If you are a regular crapshooter, you might want to enter a craps tournament. Some of these contests are free to enter (often offered by slot or rewards clubs), some cost a few hundred dollars and a few cost quite a bit more, depending on the prize money.
Several casinos also have weekly craps tournaments with no entry fee and a low $50 buy-in, just to bring people in the door.
Some contests require expensive entry fees ($500 or more) and high buy-ins ($1,000). But for that $500, you usually get a hotel room for two nights, all meals, a cocktail party and a nice gift. And, depending on how many people enter, the grand prize could be as high as $50,000!
In tournaments like this, the top two players from each round typically advance to the next one, and there might be as many as 10 prize winners at the end of the tournament.
When you’re playing in a real tournament, you will make different bets than you would in a normal craps game. You are no longer playing against the house, but all of your fellow contestants.
Your goal is to have the most money at the end of a certain number of rolls (usually 100) or a certain amount of time (usually one hour). This means you need to keep an eagle’s eye on the chips in the racks of your fellow players and be aware of their bets. If everyone happens to lose money, then the person with the least amount of loss wins the tournament.
Sometimes, when a lot of people are competing, you’ll be playing in "rounds," which are like mini-tournaments. If you win the first round, then you advance to the next one.
Before you play, familiarize yourself with the rules, because they are different for every tournament and sometime different for each round.
For example, some casinos will require you to have a pass or don’t pass bet on every play, in addition to any other bets you may choose to make. Others might not allow proposition bets over $25. And still others might mandate that your chips be in full view and not covered up so that everyone can see what you’ve won or lost.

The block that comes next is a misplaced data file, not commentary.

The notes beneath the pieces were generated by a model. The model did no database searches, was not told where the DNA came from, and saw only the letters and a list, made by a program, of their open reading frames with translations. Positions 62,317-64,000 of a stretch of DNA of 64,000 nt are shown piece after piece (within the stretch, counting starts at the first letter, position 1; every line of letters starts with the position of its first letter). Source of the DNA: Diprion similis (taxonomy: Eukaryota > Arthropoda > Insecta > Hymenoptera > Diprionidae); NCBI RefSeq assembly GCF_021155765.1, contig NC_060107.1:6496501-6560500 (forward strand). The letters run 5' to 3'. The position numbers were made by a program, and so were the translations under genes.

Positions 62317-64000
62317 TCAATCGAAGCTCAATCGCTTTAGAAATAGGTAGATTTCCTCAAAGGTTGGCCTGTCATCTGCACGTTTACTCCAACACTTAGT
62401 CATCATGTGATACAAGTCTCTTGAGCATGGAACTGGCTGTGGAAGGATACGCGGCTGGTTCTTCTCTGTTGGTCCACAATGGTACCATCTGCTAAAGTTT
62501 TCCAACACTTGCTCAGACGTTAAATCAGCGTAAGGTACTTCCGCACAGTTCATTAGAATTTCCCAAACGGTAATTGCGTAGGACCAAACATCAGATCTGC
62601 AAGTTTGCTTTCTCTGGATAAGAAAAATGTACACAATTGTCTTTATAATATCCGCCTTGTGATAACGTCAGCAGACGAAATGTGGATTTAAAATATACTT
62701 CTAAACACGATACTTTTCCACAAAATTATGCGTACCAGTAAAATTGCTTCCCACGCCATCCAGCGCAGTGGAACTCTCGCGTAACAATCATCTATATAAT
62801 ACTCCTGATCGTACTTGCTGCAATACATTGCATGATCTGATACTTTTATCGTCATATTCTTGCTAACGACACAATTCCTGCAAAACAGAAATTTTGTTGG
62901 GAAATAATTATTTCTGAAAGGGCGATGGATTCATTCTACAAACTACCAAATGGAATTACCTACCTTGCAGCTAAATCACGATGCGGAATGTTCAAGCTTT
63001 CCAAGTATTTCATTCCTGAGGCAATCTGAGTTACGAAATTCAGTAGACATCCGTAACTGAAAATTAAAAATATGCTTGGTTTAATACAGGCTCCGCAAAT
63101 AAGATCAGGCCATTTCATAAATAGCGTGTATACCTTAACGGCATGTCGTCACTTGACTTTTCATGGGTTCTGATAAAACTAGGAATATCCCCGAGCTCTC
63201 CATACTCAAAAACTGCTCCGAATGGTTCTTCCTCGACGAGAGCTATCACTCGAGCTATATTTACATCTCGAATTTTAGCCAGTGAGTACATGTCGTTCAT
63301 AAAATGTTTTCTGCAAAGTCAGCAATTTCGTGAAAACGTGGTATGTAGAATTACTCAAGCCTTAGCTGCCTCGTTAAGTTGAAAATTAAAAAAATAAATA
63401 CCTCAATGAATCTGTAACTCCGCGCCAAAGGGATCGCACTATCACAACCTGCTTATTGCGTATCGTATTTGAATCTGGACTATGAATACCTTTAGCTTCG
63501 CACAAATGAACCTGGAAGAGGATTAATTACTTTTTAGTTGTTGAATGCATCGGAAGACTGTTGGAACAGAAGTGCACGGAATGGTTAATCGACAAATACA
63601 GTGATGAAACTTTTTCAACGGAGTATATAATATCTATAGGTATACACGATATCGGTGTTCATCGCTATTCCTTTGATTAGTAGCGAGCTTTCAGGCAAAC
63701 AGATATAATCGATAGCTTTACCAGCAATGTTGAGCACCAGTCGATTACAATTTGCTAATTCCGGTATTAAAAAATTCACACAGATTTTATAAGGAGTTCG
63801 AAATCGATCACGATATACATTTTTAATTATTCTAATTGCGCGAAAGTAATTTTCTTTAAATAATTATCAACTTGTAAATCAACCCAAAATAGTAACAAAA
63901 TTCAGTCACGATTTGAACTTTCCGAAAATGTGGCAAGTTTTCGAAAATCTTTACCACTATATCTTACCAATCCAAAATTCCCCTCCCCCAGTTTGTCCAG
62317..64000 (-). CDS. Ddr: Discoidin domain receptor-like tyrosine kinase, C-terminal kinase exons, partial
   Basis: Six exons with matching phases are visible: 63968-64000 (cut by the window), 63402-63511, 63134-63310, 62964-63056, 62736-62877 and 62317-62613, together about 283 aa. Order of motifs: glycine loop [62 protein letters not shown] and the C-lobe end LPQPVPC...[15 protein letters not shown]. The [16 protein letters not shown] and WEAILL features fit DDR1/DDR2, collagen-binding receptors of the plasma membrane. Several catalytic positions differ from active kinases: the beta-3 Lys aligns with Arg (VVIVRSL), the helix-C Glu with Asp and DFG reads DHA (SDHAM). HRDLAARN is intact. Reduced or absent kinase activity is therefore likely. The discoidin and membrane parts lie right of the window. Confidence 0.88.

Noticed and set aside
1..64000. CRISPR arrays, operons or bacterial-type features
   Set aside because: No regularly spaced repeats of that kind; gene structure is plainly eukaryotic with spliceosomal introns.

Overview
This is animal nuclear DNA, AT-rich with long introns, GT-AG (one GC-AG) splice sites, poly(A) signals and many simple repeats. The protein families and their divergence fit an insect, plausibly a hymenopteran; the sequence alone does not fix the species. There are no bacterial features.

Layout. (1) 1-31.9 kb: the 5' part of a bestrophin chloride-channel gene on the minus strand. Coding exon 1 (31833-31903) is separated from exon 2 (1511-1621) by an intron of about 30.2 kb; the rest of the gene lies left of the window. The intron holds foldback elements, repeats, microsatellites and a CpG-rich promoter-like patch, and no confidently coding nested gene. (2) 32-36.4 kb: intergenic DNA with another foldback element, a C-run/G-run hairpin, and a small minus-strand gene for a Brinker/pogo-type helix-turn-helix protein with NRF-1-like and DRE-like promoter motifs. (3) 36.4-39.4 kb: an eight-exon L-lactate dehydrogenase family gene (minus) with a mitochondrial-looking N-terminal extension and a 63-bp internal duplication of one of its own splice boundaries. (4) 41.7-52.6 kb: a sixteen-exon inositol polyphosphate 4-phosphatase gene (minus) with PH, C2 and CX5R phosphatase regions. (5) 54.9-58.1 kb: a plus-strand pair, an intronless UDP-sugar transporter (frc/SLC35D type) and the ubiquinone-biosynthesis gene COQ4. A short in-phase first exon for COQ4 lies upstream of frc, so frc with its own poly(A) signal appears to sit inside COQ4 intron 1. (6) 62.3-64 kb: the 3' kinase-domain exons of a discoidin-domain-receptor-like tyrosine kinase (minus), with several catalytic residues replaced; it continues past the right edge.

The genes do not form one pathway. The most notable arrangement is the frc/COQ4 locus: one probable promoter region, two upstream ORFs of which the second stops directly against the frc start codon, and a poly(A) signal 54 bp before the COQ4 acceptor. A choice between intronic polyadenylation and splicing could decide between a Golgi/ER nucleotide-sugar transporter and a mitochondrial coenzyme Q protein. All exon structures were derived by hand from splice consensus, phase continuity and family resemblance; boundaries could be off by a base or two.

Another important thing to understand is whether you can add money to your play. This (and other aspects of unusual rules) will be explained to you in an orientation meeting before the tournament, so pay attention.
And, remember, each tournament is different! The smaller ones will let you play with your own money, the way you normally do. You simply purchase chips from the dealer. But once the prize money climbs over $50, the field must be leveled so everyone must buy in beforehand (usually with $500), and you cannot add more money to your play later.
When you hit zero, you are through and you must leave the table.
Although the basic rules of craps are the same, the strategy is different. You have to pay attention to what players are doing! Here are some suggestions.
If, for example, you have won $300 and your closest competitor has won $200, and he bets $90 on the six and eight, what will happen if a six or eight rolls? He’ll jump ahead by $5 (enough to win) so you might want to watch him and match his bets to stay even.
Or what if you’re in second place with $200 and the number one player has $300? You’ve placed the six and eight for $90 each, and he matched you. Maybe you might bet hard ways or place the five and nine. You must do something different in order to overtake the front-runner.
Some people who are close to last place resort to bets not normally made — like betting the maximum on the two or twelve. In the last few rolls of the game, they realize it’s the only way they can catch up and win.
When you begin play, you’ll see that there are conservative players, playing pass or come with maximum odds, and aggressive players who bet hard ways and proposition bets. If these aggressive players continue, they’ll usually (but not always) lose their money before the final round. If you’re in the group playing pass/come, you need some way of breaking out of the pack — like waiting for two consecutive points to be made and then jumping to the don’t. You have to start doing something the other players are not doing in order to win.
Let’s say the leader has $100 on the pass line and the point is 4. He takes $200 odds. You could then play the 4 for $200. If a seven rolls, you’ve suddenly managed to put yourself $400 ahead, as he would have lost $300 and you would have won $100. You’ve got to try things, be inventive and make bets that the other players wouldn’t think of making.
In the last few rolls of the game, you must become super aggressive, especially if you are not in first place. Sometimes this means betting all of your bankroll on one number. Say eight is the point and the leader is $300 ahead and has $100 on the pass line with double odds. You’re in third place and all you have left is $300. You might place the whole $300 on the six, take it down after it hits once and then pray that a seven rolls before the eight does!
Tournaments are not for everyone, but they’re fun to play, especially the inexpensive or free ones. Give them a try — you’re sure to learn a lot and maybe even make some friends — and some money along the way!